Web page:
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The Casio Casiotone MT-40 is a musical keyboard, formerly produced by Casio and originally developed for the consumer market. It is 9 voice polyphonic, with 37 main keys and 15 smaller bass keys. Eight notes may be played on the main keys, and one note on the bass. The bass section has one timbre, and the main section has 22, assignable to one of four presets. Like most small Casio keyboards, it also has a drum section with 6 different beats, a tempo knob, and a "fill" button. The fill button plays sixteenth note pulses of either the "snare" or "kick" as long as it is held down. Production started in the early 1980s and ceased shortly thereafter. The successor of the MT-40 came with a gray case, and was sold as the MT-41.
Brazilian/British composer Ritchie (musician)|Ritchie used the Casio MT-30 in his Brazil soap soundtrack Menina Veneno (1982).
Composer Ralph Jones used the Casio MT-30 with cymbals and crystal glasses in his score to Amy Holden Jones's horror feature film: Slumber Party Massacre (1982).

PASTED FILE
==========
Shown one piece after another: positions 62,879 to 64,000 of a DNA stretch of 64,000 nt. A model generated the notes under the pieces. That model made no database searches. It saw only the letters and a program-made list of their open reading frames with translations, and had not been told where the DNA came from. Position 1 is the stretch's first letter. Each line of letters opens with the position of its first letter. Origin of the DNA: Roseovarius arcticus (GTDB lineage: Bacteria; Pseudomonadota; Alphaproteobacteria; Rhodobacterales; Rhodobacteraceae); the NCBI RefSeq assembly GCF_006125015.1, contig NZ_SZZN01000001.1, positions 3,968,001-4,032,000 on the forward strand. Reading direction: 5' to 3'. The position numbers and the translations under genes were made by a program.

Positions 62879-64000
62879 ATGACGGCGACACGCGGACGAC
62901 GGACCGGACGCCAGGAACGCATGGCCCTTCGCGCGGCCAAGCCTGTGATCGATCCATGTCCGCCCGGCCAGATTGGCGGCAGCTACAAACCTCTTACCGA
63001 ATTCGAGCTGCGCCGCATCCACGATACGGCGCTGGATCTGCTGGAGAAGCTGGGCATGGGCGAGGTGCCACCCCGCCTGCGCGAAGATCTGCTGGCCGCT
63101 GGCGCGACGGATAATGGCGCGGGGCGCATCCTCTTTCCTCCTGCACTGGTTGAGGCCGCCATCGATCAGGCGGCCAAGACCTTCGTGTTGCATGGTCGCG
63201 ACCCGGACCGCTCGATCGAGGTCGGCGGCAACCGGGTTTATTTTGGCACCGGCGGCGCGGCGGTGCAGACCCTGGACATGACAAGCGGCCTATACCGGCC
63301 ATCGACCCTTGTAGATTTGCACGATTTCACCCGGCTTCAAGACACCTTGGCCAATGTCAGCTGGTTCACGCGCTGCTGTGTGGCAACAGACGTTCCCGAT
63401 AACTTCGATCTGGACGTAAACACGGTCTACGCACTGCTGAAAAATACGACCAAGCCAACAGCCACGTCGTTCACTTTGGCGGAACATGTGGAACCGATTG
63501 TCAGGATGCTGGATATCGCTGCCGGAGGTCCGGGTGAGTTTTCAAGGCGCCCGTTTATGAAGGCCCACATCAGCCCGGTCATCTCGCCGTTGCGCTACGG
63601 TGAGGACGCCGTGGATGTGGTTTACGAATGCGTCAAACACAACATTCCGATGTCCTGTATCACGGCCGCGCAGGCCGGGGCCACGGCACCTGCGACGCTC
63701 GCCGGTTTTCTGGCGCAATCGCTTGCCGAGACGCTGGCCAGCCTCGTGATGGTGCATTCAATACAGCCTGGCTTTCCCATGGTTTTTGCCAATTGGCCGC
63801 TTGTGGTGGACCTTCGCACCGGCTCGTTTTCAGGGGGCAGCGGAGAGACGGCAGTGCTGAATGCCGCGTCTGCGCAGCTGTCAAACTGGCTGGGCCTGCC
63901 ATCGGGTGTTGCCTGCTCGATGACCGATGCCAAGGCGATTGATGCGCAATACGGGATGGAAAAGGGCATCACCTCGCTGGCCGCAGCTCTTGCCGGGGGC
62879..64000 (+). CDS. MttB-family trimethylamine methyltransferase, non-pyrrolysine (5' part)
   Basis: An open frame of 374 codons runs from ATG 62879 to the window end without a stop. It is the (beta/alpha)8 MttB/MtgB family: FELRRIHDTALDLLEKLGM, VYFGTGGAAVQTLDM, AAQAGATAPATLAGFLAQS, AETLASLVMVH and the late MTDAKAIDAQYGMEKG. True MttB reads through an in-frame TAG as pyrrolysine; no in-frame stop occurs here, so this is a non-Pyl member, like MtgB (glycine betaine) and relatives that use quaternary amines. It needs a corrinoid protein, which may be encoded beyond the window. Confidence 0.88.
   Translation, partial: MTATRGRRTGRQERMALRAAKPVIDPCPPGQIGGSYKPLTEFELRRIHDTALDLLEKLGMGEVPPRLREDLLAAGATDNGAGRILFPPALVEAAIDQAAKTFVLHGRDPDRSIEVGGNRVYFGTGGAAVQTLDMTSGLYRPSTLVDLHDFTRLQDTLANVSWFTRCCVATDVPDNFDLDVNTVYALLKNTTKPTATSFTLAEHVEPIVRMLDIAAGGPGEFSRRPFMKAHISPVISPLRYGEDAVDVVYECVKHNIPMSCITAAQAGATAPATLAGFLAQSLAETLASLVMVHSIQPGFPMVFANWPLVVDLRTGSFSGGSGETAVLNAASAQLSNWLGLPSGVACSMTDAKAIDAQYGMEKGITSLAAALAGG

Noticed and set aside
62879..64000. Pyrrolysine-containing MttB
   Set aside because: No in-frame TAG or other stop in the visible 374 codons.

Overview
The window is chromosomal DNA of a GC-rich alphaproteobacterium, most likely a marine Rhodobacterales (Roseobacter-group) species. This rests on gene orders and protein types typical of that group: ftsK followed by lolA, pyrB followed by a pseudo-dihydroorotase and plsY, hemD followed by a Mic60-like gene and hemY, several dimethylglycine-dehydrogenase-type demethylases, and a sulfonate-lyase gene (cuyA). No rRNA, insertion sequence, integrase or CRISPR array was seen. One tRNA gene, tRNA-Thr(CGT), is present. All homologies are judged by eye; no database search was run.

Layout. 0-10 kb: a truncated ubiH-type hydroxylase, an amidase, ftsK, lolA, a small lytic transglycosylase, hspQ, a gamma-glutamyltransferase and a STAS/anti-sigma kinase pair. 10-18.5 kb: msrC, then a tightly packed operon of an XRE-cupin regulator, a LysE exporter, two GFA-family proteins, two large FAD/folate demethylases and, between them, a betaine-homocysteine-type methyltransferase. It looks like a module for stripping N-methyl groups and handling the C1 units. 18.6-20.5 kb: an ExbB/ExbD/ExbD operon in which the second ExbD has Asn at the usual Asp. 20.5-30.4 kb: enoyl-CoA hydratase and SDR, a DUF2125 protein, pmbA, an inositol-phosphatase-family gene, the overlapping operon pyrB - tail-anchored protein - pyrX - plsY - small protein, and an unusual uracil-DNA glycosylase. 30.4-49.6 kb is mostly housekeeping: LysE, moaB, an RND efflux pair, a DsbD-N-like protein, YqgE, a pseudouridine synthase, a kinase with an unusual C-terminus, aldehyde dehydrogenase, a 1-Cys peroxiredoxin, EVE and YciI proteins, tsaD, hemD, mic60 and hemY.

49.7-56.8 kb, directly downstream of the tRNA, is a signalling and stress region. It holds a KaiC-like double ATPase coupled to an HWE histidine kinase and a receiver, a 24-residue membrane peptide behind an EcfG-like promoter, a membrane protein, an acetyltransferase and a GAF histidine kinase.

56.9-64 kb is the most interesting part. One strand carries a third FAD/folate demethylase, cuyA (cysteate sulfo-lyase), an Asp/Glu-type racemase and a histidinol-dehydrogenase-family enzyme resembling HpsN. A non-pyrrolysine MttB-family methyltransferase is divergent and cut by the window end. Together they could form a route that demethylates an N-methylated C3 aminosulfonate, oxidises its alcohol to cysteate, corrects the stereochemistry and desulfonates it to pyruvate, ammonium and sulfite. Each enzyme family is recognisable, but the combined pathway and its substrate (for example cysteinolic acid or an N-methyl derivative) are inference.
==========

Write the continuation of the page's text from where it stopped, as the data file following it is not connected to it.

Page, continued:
The MT-40 had a built-in pattern based on the Eddie Cochran song "Somethin' Else". Because of this, a synthesizer version of the song's bassline ended up as the basis of one of the most popular dancehall music riddims of Jamaican music - the Sleng Teng riddim which started the "Digital Reggae" revolution in 1985.
It has also secured a niche in indie music. It occurs occasionally in songs by The Magnetic Fields, and is featured prominently on most of Emperor X's album Tectonic Membrane/Thin Strip on an Edgeless Platform. Its thin fuzz can be heard on lesser known Australian indie band Turnstyle's top 20 single Spray Water On The Stereo. American California based indie rock group Picture Atlantic used a mixture of the MT-40's Organ sound and Bass notes for their tracks "Circe", "Anytime/Coats of Armor", and "....That's Just Me" off of their album Kleos. San Francisco indie rock duo Casy and Brian exclusively used the Casio MT-40 for three of the their four releases, altering its sound with affects and overdrive pedals to accompany drums. In the UK, The Farmer's Boys, who were signed to EMI and beloved of John Peel, used it on a number of singles and album tracks - with an ironing board as a keyboard stand
- Katz, David (2014) "Wayne Smith's Under Mi Sleng Teng – the song that revolutionised reggae", The Guardian, 20 February 2014. Retrieved 23 February 2014
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